Section 542(b) creates an action for turnover of matured debts owed to a bankrupt estate. These may be, for example, debts owed for accounts receivable, for judgments already obtained or for monies previously held in trust or in escrow. See In re Willington Convalescent Home, Inc., 850 F.2d 50, 52 n. 2 (2nd Cir. 1988) (action to recover judgment for services sold and delivered on account is within scope of Section 542(b)); Nuckols and Assocs. v. Bouchard Transp. Co., 109 B.R. 294, 295 (Bankr.S.D.Ohio 1989) (claim for ordinary, overdue business account — specific in its terms and date due — is turnover action even if defendant may assert valid defenses to the debt); Acolyte Elec. Corp. v. City of New York, 69 B.R. 155, 172 (Bankr.E.D.N.Y. 1986) (action may be considered a turnover proceeding within Section 542 only where it seeks "the collection rather than creation of, recognition or liquidation of a matured debt"). In contrast, actions for damages based on state law claims are not within the scope of the statute. See Interconnect Telephone Servs. v. Farren, 59 B.R. 397, 400-01 (S.D.N.Y. 1986) (state-law based action is not for turnover simply because it seeks recovery by the estate). As NEI emphasizes, a debt may be both mature for purposes of this provision and nonetheless disputed by the defendant. See In re Willington Convalescent Home, Inc., 850 F.2d 50, 52 n. 2 (2nd Cir. 1988). In other words, for an action to be a turnover proceeding, it is not relevant that the defendant disputes the existence of the debt by, perhaps, denying the complaint's allegations, as long as those allegations state the existence of a mature debt.

The Complaint in this action, in contrast to NEI's argument, reveals that the "debt" alleged is not a mature debt within the meaning of Section 542(b). Although the Complaint could be characterized as alleging an action for wrongful possession of the proceeds of NEI's certificate of deposit that Crestar Bank held, a more accurate reading of the Complaint is that the action alleges a breach of lease. First, the Complaint quite plainly states that the theory supporting judicial intervention is that Koger has willfully breached the lease. For example, NEI demands damages arising from that breach of lease in the amount of the certificate of deposit (plus interest), as well as punitive damages.

Second, the allegations clearly present a claim based on substantive state contract law. NEI alleges that Koger wrongfully presented the letter of credit for payment. Koger's right to present the letter arises from the terms of the lease agreement, which certainly endows Koger with the right to present the letter under certain circumstances. Whether Koger acted within its contractual rights thus depends on construction of the lease agreement and the extent of Koger's actions. In addition, it is not Koger that actually held NEI's property — the certificate of deposit. At all relevant times, Crestar Bank held that certificate or its proceeds. That Koger did not possess the certificate underscores the fact that this is an action for damages at law and not one to regain possession of property rightfully NEI's.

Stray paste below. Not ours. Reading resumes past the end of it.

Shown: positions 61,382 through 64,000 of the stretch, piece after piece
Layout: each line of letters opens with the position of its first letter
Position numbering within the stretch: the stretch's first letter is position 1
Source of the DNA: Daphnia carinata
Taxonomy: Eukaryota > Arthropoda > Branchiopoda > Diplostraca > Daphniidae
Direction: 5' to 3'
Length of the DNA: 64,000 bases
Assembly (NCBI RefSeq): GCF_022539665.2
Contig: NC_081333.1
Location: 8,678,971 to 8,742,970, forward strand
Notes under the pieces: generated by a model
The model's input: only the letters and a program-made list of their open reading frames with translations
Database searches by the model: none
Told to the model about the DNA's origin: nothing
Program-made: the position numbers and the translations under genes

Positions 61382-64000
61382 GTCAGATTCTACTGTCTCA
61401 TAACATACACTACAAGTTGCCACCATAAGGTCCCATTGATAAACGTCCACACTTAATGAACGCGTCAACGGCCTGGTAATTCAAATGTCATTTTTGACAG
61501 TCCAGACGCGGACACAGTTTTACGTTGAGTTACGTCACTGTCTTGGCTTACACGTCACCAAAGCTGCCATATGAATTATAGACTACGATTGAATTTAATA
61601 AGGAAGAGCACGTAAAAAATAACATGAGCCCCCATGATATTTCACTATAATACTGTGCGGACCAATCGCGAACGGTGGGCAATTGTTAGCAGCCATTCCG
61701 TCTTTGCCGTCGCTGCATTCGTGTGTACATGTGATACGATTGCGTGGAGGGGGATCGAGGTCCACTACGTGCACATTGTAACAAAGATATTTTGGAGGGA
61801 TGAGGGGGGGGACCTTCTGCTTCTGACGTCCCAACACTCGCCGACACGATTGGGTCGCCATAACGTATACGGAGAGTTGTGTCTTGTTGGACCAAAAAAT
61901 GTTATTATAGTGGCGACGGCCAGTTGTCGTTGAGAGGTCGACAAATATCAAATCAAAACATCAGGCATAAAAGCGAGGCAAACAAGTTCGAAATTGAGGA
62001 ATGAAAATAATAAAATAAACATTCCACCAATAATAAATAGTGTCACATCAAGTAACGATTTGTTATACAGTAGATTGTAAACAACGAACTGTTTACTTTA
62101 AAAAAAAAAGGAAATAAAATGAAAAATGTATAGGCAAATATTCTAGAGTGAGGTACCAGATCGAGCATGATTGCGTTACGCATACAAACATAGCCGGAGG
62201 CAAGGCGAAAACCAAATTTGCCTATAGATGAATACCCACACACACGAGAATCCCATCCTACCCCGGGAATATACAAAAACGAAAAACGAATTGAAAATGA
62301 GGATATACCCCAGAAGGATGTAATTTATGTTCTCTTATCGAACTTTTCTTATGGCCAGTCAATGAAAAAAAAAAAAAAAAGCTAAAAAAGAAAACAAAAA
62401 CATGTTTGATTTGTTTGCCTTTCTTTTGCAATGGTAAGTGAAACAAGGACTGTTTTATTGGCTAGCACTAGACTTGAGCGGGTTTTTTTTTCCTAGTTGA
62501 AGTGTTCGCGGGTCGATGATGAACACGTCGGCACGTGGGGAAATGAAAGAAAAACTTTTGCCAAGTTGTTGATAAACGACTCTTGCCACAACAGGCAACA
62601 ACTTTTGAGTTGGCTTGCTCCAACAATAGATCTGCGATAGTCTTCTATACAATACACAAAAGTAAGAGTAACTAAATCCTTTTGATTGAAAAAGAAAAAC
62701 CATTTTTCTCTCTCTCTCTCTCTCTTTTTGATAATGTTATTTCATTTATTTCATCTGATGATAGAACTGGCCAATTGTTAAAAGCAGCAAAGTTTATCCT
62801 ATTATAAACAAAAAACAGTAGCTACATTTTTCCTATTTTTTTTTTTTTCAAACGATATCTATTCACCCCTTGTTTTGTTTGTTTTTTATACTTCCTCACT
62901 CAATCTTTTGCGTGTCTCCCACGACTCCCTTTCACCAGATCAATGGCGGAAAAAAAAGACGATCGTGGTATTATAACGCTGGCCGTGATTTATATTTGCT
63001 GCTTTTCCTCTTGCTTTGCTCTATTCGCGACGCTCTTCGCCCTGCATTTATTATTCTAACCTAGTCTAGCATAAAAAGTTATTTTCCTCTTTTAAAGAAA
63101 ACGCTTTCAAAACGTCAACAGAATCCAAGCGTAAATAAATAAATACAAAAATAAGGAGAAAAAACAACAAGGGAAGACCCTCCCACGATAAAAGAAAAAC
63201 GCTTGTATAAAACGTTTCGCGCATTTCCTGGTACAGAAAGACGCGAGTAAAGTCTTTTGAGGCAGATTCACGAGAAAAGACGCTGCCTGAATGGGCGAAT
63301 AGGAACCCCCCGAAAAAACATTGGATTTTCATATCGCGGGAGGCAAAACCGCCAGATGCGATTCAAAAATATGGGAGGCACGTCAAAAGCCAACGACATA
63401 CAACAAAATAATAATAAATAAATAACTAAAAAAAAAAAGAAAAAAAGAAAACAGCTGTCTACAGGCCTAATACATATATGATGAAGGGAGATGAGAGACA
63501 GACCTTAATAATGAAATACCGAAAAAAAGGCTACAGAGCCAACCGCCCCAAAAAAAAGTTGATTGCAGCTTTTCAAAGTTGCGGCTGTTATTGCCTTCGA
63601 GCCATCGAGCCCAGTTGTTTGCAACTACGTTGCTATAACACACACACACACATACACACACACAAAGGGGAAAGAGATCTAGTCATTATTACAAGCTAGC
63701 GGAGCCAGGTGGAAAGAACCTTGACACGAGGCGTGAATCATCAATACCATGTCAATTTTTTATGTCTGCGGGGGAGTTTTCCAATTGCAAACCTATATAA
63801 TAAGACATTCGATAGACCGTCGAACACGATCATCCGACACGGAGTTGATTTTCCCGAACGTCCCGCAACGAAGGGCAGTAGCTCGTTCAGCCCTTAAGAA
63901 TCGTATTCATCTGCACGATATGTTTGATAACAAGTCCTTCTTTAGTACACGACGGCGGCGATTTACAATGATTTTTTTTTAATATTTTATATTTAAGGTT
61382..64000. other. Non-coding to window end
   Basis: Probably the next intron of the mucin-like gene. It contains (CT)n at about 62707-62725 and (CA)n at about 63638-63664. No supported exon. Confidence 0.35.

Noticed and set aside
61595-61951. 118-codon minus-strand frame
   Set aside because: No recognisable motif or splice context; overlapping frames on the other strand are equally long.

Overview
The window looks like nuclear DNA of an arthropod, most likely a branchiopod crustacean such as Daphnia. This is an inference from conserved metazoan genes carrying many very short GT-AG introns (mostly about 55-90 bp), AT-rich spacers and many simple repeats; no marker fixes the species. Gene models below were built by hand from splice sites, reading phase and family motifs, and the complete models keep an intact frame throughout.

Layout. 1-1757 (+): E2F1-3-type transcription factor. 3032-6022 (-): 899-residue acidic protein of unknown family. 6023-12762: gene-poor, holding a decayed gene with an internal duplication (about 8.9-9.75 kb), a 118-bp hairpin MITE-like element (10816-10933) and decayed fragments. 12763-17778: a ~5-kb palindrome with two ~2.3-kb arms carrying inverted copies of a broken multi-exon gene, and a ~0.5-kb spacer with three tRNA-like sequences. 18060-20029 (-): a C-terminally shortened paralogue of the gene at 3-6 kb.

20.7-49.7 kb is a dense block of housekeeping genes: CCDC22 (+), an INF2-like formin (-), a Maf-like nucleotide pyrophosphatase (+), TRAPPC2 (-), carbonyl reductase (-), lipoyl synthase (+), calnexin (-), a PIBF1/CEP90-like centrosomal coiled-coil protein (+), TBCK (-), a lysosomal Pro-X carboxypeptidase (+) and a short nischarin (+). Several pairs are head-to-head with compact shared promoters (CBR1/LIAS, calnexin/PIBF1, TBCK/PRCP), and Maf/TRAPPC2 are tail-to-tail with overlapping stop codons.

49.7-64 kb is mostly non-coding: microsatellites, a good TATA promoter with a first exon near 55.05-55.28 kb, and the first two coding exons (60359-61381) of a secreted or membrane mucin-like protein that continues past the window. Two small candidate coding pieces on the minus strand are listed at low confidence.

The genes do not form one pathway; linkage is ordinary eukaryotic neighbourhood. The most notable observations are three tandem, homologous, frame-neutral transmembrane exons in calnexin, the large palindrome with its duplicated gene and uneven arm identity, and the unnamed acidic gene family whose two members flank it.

Third, and related to the prior point, with the action NEI seeks to create a debt. The action does not seek to enforce payment of an antecedent debt allegedly due NEI and properly characterized as property sought for turnover, as in Nuckols, 109 B.R. at 295. For these reasons, the Court concludes that this action is not an equitable action for turnover under Section 542(b) and is not a core proceeding pursuant to that section.

B. Is the Action Core as within the Statute's Catch-All?

Section 157(b)(2) of title 28, contains a "catch-all" provision rendering as core matters "concerning the administration of the estate." NEI argues that this action falls within this provision because it involves an alleged debt that arose after NEI filed its petition and therefore affects the administration of the estate. The law is neither as settled nor nearly as translucent as NEI suggests.

Few courts dispute that post-petition claims arising from contracts entered post-petition are core matters to be adjudicated by the bankruptcy court. See In re Arnold Print Works, Inc., 815 F.2d 165, 168 (1st Cir. 1987) (action to recover post-petition account is core as it is a matter concerning administration of the estate). These courts have reasoned that the non-debtor contracting party is essentially contracting with the estate under the supervision of the bankruptcy court. As such, the contract is intimately a part of the administration of the estate. In addition, the non-debtor contracting party is on notice of the bankruptcy court's intimate role in the contract and therefore implicitly consents to its jurisdiction. See id.

Similarly, courts have found that the inverse also holds true: contractual claims that arise prior to the petition and, of course, from contracts entered prior to the petition are non-core matters. See Beard v. Braunstein, 914 F.2d 434, 444-45 (3rd Cir. 1990). This is so because the non-debtor party contracted with an apparently healthy company and in no way would be aware of the possibility of submitting itself to the jurisdiction of a bankruptcy court at the time of an alleged breach. In addition, the claim clearly pre-existed the estate and therefore did not arise in the bankruptcy case. See id. The proper characterization of a claim arising from a pre-petition contract for a post-petition breach, however, is not as readily apparent. This court is not aware of precedent directly on point.